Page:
Aidan

00:03:50 – 00:04:24

what if they drink enough water? And what if they already exercise? Like as I said, that person was a bikini athlete, like they’re already training consistently and stuff like that and like I’ve had a lot of people in that space since then. So, like, what are some stuff that moves the needle? Um, looking deep through the research, three things massively stood out to me in terms of really helping things. The first one, which not a lot of people talk about but is relevant, is kiwi fruit. So, the recommendation is two serves of kiwi fruit per day, and the reason why this works is because of an enzyme called Actinidin which basically just stimulates the bowels. 

Aidan

00:04:25 – 00:04:53

As I said, I care about outcomes. So, the next step really is like, well, how much does that improve things by? In terms of frequency, it improves it by 45% on average. That’s moving the needle. That’s a significant improvement and also one of the other things I care about is it reduces all other symptoms, like gas and bloating and all those other things, which is really, really important because touching on that fibre topic. When you look at the research on insoluble fibre, that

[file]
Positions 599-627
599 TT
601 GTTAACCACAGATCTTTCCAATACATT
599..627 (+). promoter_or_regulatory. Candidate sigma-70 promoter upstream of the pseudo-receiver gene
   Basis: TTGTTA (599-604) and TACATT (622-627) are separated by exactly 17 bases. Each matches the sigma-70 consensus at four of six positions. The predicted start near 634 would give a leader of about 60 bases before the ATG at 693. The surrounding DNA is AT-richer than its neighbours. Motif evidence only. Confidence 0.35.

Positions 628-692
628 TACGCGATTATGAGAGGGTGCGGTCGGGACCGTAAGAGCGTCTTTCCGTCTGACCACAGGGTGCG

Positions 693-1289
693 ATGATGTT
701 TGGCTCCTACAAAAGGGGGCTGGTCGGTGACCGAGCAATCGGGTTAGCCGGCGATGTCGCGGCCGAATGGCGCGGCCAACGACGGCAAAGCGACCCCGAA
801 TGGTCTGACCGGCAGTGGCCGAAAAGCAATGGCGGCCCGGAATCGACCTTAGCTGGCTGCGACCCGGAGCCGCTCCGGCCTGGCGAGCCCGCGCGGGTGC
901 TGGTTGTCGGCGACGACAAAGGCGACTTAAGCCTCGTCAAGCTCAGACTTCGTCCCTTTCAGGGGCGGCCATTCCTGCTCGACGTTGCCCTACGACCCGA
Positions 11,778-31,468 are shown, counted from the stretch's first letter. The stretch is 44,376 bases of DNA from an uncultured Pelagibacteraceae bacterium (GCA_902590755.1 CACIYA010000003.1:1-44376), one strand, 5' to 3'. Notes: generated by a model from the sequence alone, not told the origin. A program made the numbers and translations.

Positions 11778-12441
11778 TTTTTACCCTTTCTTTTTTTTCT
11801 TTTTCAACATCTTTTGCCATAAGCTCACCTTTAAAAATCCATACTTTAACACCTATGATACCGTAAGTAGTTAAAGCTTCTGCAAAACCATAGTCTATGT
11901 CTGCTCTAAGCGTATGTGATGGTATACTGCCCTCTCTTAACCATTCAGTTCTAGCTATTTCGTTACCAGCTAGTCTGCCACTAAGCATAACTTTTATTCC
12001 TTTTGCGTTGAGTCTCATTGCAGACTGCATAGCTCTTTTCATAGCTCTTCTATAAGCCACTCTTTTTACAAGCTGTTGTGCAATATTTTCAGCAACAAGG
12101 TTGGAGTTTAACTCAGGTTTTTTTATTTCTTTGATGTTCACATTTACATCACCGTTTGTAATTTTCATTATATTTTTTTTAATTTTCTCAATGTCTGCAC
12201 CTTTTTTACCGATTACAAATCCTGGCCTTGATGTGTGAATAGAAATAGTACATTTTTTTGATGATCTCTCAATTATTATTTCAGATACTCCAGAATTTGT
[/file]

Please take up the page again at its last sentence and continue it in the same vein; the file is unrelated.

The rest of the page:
Aidan

00:04:53 – 00:05:25

is very hit and miss. Like increasing insoluble fibre, sometimes it makes all symptoms worse. Sometimes it improves frequency that makes all the other symptoms worse. So we’re really looking for things that make all the symptoms better, and kiwi fruit falls into that category. The other thing to touch them very briefly is. it also happens to be low FODMAP. Everything I’m going to mention here is going to be low FODMAP because there’s other options. People talk about, like pear juice and prune juice and all those other options but they’re high in sorbitol as well. So, it’s like if sorbitol is playing a role in gas production and stuff like that, 

Aidan

00:05:25 – 00:05:41